For friendlier laws

This is the story of the Rajasthan law reform project, an exciting exercise I have had the good luck to be part of since 2014 first as a member of the Rajasthan chief minister s economic advisory council and subsequently, since 2015, as a member of the Niti Aayog.

As a citizen, I am expected to comply with the laws of the land. However, how can I do that if I wear t even understand exactly what the statutes, and the associated rules are or exactly what they state?


Contrary to the basic impression, it isn t easy to get a list and text of the statutes. No one understands for certain how numerous state-level statutes there are.

However, this is no more than a guess. Don t get me wrong. In basic, we do know the vital statutes and rules. I suggested the entire corpus, not just the essential ones. Once the entire database is offered, there are a number of steps required for statutory law reform; the speed of disagreement resolution being a different problem.

Initially, exist old statutes and guidelines that can be rescinded, similar to the current Union government effort? Second, can one rationalize and harmonise statutes/rules, and prevent the confusion that lack of standardisation causes? Third, can one place all statutes/rules in the public domain? 4th, can one decrease excessive government intervention in statutes/rules?

As a possible template, such an enormous reform exercise doesn t take off unless it has the personal interest and the blessings of the chief minister. That message needs to percolate through to departments. To state something not often valued: Rajasthan federal government doesn t administer a statute/rule; a particular department within the Rajasthan government does, and every such department concerns its statutes/rules as proprietary stuff, not to be trifled with. That s where the CM s intervention is essential. Equally notably, there needs to be a faceless bureaucrat, who will take the CM s program and keep up it, plaguing and pestering departments, choosing not to back off.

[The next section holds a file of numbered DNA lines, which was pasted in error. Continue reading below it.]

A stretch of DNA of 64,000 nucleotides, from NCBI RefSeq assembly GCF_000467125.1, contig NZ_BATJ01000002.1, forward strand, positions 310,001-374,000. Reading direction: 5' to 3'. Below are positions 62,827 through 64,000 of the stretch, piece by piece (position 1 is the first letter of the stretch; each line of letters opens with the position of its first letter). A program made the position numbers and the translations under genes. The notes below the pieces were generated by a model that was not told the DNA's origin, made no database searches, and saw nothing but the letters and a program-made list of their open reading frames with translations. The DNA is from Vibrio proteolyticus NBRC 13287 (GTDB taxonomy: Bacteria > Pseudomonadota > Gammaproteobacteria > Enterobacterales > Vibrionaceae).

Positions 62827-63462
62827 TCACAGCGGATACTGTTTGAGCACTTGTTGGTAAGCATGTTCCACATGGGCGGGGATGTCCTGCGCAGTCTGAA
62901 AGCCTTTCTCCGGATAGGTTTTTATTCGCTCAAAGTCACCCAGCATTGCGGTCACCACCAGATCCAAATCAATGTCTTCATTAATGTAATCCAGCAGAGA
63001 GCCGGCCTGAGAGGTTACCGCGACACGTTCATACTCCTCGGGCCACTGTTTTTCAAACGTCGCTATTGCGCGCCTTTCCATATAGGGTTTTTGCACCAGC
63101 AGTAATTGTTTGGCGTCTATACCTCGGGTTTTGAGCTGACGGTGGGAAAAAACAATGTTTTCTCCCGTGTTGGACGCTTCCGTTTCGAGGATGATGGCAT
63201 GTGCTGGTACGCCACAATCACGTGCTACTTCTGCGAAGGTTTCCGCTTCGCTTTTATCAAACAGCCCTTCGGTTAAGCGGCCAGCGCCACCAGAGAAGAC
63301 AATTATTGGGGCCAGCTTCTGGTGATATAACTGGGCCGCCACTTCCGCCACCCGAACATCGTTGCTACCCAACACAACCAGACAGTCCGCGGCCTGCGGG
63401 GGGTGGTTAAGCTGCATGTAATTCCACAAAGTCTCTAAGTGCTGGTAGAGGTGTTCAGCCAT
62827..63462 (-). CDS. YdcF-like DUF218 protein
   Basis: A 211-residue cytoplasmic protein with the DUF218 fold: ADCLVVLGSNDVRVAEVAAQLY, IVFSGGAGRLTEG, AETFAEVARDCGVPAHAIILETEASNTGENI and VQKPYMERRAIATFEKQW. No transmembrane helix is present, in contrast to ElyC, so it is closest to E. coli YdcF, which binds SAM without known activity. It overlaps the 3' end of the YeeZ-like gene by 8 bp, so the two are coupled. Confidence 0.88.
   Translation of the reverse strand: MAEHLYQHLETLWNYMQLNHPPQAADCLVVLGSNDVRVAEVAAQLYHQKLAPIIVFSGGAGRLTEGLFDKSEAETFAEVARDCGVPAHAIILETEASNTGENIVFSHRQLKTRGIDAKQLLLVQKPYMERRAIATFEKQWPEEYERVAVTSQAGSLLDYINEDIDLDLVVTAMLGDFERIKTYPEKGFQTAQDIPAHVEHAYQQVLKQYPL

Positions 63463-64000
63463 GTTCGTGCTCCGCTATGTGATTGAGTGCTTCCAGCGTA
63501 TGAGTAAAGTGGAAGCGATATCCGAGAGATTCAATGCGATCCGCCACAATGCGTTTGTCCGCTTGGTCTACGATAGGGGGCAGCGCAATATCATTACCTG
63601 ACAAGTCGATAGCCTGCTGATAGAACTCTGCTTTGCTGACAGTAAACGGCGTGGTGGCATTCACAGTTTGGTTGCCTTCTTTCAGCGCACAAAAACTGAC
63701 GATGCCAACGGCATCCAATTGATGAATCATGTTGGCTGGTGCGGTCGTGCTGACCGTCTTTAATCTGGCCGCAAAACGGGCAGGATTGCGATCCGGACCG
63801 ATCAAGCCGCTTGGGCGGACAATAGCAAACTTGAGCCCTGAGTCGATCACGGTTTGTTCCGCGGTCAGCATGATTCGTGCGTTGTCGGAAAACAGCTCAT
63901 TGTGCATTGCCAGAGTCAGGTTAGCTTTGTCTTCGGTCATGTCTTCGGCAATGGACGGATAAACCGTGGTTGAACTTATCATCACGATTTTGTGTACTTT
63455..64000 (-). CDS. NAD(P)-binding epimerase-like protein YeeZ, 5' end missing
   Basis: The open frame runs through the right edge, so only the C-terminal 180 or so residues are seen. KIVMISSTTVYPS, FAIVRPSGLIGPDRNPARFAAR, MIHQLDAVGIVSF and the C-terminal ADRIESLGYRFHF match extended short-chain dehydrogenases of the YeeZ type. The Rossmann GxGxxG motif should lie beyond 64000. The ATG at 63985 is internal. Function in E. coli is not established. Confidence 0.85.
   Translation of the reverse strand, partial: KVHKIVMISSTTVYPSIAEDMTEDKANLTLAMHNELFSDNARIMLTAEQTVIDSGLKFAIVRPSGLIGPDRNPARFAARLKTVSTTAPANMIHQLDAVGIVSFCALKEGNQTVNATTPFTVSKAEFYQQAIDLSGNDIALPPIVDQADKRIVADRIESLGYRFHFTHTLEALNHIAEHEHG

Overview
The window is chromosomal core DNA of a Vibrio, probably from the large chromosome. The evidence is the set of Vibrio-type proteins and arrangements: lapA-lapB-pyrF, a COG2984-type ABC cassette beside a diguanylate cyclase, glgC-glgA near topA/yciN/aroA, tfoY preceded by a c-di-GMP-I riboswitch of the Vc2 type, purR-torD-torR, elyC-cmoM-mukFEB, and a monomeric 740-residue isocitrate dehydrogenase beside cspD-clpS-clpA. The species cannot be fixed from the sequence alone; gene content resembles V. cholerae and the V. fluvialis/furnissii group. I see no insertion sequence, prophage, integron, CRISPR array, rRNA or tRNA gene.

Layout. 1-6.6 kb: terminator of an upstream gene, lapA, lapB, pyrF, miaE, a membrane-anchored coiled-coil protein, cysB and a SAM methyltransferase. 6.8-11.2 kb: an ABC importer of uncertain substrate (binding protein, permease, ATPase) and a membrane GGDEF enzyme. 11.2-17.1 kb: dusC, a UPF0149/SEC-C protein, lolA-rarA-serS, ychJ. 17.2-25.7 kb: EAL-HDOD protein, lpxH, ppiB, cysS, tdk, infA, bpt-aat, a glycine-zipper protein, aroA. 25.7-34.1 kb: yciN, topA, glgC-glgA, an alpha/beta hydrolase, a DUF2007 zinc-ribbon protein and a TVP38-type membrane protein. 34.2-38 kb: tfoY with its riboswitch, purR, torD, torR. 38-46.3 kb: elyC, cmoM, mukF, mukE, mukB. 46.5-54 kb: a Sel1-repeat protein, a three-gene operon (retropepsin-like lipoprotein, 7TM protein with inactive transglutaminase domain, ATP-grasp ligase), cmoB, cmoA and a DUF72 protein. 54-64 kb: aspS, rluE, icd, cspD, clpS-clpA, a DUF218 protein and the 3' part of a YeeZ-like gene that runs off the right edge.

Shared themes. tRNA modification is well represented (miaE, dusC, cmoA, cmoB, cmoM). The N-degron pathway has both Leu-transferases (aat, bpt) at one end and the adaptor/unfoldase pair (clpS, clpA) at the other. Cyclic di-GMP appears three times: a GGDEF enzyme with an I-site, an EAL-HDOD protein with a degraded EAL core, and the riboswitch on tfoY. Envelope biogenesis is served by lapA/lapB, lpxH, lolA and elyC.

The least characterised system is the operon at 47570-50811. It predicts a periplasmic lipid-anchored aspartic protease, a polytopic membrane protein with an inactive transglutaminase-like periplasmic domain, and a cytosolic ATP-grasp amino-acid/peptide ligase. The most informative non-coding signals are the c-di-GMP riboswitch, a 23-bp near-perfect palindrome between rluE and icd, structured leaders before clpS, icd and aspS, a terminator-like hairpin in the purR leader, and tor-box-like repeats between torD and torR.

2aThis isn t about the Industrial Disputes Act. Kerala repealed 697 statutes in 2005 and another 107 in 2009. Rajasthan s exercise is exhaustive.

We started with the presumption there were around 900 statutes and attempted to list all of them and get their texts. We had been given a figure of 900 but there were just 592 laws after some appropriation acts were ditched. Of the 592, 405 were primary acts and 187 were amending acts.

Ultimately, texts were acquired from the government printing press. The very first action was a straight-out repeal of the old and unneeded statutes/rules. In all, 61 primary acts and 187 modifying acts were eventually rescinded in October 2015.


There were statutes that had actually been overtaken and replaced by Union legislation and guidelines. The Rajasthan Corneal Grafting Act of 1984 is an example. Why shouldn t the Rajasthan Identification of Prisoners Act (1956), the Rajasthan Prisoners Act (1960) and the Rajasthan Prisons Act (1894) be consolidated into one?

We had believed the task would take till February 2017, but we will be through with it in September 2016, when we would have cut the number of statues to simply 277. With the state federal government s commitment, this provides you a concept of how long it takes to get to this phase approximately 2 years. All these statutes/rules will be offered online; the process has currently begun.

As of now, we are combining statutes under four broad heads land earnings, tenancy, land reforms and the imposition of ceilings. Messy, it may well be possible to minimize all land-related statutes to a cluster of simply 2 heads. If there is contract that statutes such as the Rajasthan Regulation of Boating Act (1956) can be done away with, we could minimize the last tally to simply 100.